The Outcomes of Climate Change Across the World

A picture taken on August 21, 2022, shows boarding pontoons on Lake Serre-Poncon in the French Alps, as water level decreased 14 meters due to drought. Joel Saget


The summer of 2022 is something. It has sustained drought across the globe, led to energy shortages and has pushed almost a quarter of the world towards severe food insecurity. The US state of California has been suffering from droughts for the past two decades, forcing the state to implement state-wide restrictions on water use. But other parts of the world are not behind. In many European and Asian states, climate induced calamities are affecting agriculture, energy and transport. States like the UK do not necessarily have the infrastructure to deal with extreme weather, which can lead to flooding and increased heat. The summer’s widespread drought presents a glimpse of our collective climate future.

States like China are getting creative and going for approaches like cloud seeding to protect its agriculture, but it does not prevent them from witnessing extreme heat waves in the future. This means more wildfires, increased challenges for agriculture and more famine, especially in poor countries like Pakistan.

The Thal region of Punjab has been experiencing dry weather and drought for 10 years despite it being located between three rivers. Droughts are man made. They are not unprecedented events. They have happened throughout history and have contributed to the loss of millions of lives. The Dust Bowl of the 1930s in the US caused by the Great Depression led to crop failure, poverty and displacement in Kansas, Oklahoma, New Mexico, Texas and Colorado.

Presently, the droughts are plaguing North America, Horn of Africa, the UK, China and wider Europe. The drought in these regions is not a result of an economic hiccup, but is climate induced. In the Horn of Africa, low rainfall has caused the worst drought in 40 years for the region. Despite the area facing occasional droughts, the communities did not pay much heed to the looming drought. In 2020 and 2021, the fall rainy season lasted from October to December, and was much drier than usual. In 2021 the gu which used to last from October-December was much drier than normal.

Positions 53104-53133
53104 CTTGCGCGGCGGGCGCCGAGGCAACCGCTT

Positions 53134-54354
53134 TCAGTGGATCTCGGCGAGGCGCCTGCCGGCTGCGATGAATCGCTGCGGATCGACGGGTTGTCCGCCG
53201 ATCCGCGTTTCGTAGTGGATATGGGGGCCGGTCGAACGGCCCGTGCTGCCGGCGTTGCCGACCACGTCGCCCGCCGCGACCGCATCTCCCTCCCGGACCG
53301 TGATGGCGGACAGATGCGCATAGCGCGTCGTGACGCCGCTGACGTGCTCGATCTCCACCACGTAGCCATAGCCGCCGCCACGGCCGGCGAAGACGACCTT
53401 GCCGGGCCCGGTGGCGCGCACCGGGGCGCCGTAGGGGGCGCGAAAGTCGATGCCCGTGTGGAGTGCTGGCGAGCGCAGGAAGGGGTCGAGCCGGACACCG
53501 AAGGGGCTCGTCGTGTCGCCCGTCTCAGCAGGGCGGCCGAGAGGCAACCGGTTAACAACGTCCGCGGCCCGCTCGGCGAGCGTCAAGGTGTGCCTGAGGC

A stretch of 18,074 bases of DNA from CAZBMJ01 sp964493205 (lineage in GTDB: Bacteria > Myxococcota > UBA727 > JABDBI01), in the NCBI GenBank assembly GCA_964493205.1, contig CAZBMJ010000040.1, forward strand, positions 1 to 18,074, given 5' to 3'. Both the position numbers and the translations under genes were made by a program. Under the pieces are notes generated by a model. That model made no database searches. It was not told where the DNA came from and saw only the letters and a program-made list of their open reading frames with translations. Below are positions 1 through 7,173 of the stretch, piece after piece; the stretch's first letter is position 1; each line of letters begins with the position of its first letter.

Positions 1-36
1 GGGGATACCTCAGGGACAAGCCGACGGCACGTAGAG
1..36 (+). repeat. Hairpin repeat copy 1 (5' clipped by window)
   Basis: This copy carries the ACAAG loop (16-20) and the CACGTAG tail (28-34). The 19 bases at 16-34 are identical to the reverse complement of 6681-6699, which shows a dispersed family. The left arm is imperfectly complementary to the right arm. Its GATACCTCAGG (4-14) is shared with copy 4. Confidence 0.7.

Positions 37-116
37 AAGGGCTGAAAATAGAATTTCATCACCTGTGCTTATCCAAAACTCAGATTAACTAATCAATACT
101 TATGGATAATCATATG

In Hubei and Chongqing, China, temperatures have reached 113 and 110 degrees Fahrenheit this past week. The extreme heat has dried up the longest river, Yangtze River, in China. It has caused extensive damage to crops, and limited access to drinking water in the Hubei province. The climate impact of cloud seeding is also going to lead to toxic build up from silver iodide and affect hydrological patterns.

Temperatures in the UK have gone up to 104 degrees Fahrenheit, and about 109 degrees in France, Spain and Portugal. Wildfires are also consuming several parts of European states. Rivers in Italy and Germany have diminished to an extent that they are exposing battleships and bombs sunk during WWII.

What does the future hold?

NGOs and Governments are trying to come up with policies for efficiently coping with drought, famine, energy cuts, water shortages and other crises. The world has come far from taking aggressive action to mitigate climate change. Due to Russia’s embargo on energy exports has once again turned Europe to using coal power.

The governments need to focus on long term solutions not quick ones like cloud seeding. We have to focus on long term solutions and take strides at making clean energy. The summer droughts are an indication that there is no time to waste.




Written by Amna Sheikh



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